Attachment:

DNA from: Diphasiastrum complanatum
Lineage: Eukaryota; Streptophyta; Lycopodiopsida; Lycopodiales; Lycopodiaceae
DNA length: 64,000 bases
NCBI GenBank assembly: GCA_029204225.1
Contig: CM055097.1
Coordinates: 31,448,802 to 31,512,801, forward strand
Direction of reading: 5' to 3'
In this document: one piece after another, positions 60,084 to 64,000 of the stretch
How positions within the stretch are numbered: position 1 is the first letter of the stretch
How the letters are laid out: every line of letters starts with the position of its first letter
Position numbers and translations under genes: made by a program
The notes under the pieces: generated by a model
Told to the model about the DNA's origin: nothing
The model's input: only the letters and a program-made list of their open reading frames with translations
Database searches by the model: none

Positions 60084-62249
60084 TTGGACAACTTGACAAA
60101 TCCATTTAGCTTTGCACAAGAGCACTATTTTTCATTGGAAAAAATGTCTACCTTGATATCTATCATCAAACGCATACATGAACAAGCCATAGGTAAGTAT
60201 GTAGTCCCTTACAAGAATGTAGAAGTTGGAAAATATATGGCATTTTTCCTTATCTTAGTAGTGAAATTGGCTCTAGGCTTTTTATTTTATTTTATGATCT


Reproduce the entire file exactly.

DNA from: Diphasiastrum complanatum
Lineage: Eukaryota; Streptophyta; Lycopodiopsida; Lycopodiales; Lycopodiaceae
DNA length: 64,000 bases
NCBI GenBank assembly: GCA_029204225.1
Contig: CM055097.1
Coordinates: 31,448,802 to 31,512,801, forward strand
Direction of reading: 5' to 3'
In this document: one piece after another, positions 60,084 to 64,000 of the stretch
How positions within the stretch are numbered: position 1 is the first letter of the stretch
How the letters are laid out: every line of letters starts with the position of its first letter
Position numbers and translations under genes: made by a program
The notes under the pieces: generated by a model
Told to the model about the DNA's origin: nothing
The model's input: only the letters and a program-made list of their open reading frames with translations
Database searches by the model: none

Positions 60084-62249
60084 TTGGACAACTTGACAAA
60101 TCCATTTAGCTTTGCACAAGAGCACTATTTTTCATTGGAAAAAATGTCTACCTTGATATCTATCATCAAACGCATACATGAACAAGCCATAGGTAAGTAT
60201 GTAGTCCCTTACAAGAATGTAGAAGTTGGAAAATATATGGCATTTTTCCTTATCTTAGTAGTGAAATTGGCTCTAGGCTTTTTATTTTATTTTATGATCT